Facebook’s reform promises are not reassuring. This is a bad joke. | Remark

After whistleblower Frances Haugen unleashed a torrent of unflattering Facebook revelations in the Wall Street Journal and on CBS’s “60 Minutes,” the social media giant pledged to “fight the spread of disinformation and harmful content ”. But as long as the social network is making money from such garbage, such a promise comes across as an unhealthy joke rather than insurance.

I have never been an avid fan of Facebook, although I have never been an ordinary user. I spent time with some of Facebook’s senior executives (except Founder and CEO Mark Zuckerberg) and found them to be brilliant, personable, and great at projecting social awareness. Their products, however, are very different. Haugen’s leaks make it clear how vast the gap is between the friendly facade and the ugly reality.

Haugen worked at Facebook as part of a team that was supposed to find a way to prevent the platform from being used to interfere with the elections. She left after two years, disappointed and disillusioned. After reading the Journal series of articles and watching the “60 Minute” interview, it’s hard to avoid the conclusion that “Misinformation and harmful content” is a feature of the platform, not a bug. .

Perhaps Haugen’s most explosive claim is that Facebook executives are aware that Instagram – which Facebook owns and operates, and which has been a center of growth for the company as its major customers age – is toxic to the mental health of some users, especially adolescent girls. Young, vulnerable Instagram users can spend hours each day scrolling through photos and blaming themselves for falling short of the unrealistic standards of plasticine “beauty” that proliferate there.

“There were conflicts of interest between what was good for the public and what was good for Facebook,” Haugen said on “60 Minutes”. “And Facebook, time and time again, has chosen to optimize for its own interests, like making more money.”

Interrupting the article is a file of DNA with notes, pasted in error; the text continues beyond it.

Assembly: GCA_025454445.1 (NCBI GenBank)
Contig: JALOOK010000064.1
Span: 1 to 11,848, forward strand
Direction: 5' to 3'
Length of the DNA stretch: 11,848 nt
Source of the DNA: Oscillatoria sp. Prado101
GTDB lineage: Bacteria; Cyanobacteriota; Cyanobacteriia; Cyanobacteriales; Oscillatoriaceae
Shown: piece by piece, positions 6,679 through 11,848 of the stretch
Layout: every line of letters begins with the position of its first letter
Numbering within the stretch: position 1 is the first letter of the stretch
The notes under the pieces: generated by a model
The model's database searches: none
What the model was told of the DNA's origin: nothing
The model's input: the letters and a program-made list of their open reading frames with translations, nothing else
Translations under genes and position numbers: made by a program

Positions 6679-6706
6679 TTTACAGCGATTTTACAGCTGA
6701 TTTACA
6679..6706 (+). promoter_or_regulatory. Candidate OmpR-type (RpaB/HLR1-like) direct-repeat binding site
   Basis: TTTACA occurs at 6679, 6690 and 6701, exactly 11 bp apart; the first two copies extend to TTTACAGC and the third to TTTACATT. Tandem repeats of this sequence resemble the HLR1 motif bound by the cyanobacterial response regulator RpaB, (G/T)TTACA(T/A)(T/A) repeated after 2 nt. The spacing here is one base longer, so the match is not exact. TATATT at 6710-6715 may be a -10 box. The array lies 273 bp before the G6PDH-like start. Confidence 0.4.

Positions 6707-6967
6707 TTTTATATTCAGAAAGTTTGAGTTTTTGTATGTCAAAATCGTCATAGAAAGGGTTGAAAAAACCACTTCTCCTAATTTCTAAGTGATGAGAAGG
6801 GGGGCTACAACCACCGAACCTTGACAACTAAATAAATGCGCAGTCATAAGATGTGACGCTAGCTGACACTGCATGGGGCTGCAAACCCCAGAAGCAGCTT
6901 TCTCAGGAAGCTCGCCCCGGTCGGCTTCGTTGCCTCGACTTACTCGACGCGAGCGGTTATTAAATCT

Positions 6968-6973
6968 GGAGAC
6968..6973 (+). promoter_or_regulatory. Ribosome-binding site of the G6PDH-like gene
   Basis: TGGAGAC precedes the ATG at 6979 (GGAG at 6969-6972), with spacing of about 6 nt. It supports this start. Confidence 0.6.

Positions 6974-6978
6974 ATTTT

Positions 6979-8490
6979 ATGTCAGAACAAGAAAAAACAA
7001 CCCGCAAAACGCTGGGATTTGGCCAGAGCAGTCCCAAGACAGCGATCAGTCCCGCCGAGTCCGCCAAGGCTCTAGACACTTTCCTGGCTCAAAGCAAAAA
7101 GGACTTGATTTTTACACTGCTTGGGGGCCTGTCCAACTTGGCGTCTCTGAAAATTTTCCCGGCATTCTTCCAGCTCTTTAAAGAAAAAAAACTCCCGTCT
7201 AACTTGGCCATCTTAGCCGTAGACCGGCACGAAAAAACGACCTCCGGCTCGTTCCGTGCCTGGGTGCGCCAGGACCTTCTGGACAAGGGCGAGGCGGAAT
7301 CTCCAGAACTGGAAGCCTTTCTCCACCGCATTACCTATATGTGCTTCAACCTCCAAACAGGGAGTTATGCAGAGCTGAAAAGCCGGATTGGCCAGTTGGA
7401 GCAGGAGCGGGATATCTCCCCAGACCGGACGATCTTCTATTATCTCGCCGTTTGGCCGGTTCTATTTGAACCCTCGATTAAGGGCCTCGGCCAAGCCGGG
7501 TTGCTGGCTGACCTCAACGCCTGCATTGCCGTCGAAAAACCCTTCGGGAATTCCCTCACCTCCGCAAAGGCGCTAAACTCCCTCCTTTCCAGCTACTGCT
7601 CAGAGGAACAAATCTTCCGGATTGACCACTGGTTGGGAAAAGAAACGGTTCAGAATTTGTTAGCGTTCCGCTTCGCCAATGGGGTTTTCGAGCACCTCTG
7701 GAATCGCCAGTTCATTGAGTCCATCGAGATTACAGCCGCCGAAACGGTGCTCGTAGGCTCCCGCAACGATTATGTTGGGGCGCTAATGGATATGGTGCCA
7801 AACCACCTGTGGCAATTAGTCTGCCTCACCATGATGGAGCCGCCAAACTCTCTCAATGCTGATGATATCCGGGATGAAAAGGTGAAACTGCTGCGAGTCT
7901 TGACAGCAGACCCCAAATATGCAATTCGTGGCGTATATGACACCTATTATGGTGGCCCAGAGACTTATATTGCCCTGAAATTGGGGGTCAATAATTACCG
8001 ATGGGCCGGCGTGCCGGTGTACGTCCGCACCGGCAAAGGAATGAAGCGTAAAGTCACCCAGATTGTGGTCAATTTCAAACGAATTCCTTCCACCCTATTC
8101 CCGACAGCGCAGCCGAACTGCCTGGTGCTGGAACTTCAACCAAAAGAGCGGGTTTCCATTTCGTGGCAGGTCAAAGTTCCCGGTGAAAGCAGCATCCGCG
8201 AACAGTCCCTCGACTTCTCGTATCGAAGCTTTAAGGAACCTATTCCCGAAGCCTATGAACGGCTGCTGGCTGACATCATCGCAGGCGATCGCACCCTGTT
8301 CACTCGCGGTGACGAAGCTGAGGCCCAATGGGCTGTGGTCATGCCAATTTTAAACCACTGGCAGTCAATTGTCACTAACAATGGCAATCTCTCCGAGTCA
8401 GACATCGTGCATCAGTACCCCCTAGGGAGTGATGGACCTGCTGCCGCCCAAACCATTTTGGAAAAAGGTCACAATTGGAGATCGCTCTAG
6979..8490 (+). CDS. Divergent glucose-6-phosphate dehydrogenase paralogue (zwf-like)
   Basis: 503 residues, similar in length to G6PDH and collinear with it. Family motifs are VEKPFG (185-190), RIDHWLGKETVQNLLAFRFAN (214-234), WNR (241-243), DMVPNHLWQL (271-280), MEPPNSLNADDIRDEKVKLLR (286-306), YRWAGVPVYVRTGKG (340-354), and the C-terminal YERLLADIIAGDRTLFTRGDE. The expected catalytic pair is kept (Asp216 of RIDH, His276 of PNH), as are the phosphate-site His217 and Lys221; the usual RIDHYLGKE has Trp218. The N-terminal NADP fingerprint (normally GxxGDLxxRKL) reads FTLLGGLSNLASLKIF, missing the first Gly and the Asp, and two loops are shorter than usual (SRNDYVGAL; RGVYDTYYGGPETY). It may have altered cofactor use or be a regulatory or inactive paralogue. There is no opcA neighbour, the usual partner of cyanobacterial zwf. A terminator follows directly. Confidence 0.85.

Haugen also alleges that, while Facebook tightened its policies against inflammatory political disinformation in the run-up to the 2020 election, the company again relaxed those policies as soon as the election ended. We know the result: Much of the ‘Stop the Steal’ nonsense – a gunned lie alleging widespread electoral fraud, encouraged by President Donald Trump, which fueled the violent January 6 insurgency on Capitol Hill – circulated on Facebook .

Instead of blaming Facebook, replied the company’s head of global affairs Nick Clegg, we should blame “the perpetrators of the violence, and those in politics and elsewhere who actively encouraged them.” He argues that Facebook is not a “root cause” of the polarization that divides the country into warring tribes.

But is that supposed to absolve the company? Do Facebook executives feel blameless because their decisions simply facilitated the spread of a dangerous lie, with deadly consequences? By all means, do justice to the rioters. But Facebook’s hand twist isn’t exactly convincing.

Facebook can’t deny that its algorithms amplify toxic disinformation. I wholeheartedly believe in free speech, so yes people should have the right to say crazy things. But there is a difference between allowing users to post vile nonsense and feeding someone who “likes” that nonsense more with the same bile.

It seems the company gets it. If Zuckerberg can reduce the heat as the election draws near, he can simmer it afterwards. Maybe that would come at the expense of some of the engagement that keeps users logged in to Facebook and exposed to advertising. But what counts as sufficient profit? This trillion-dollar company, with nearly 3 billion users worldwide, should be able to survive without jeopardizing democracy and without distressing impressionable young people.

If Facebook doesn’t take the need for reform seriously, governments need to act at the federal level and perhaps at the state level.

One obvious but drastic solution would be to classify social media sites not as platforms but as publishers. As such, they would have the same responsibility for disseminating false, defamatory or otherwise damaging information as the editors of the Washington Post and other media. They could be sued for pecuniary damages – a prospect that tends to focus the mind.

But in the news media, publishers control the content. How many publishers would Facebook need to comb through everything users have posted? Millions?

A less drastic step would be for Facebook to be completely transparent about how its algorithms work and the process of adjusting them. It would still require a considerable number of humans to oversee the process and make sure the algorithms were doing their job.

But what is no longer acceptable is the status quo. In pursuit of profit, Facebook has cost us too much.

– Eugene Robinson is on Twitter @Eugene_Robinson.

About Natalee Broderick

Natalee Broderick

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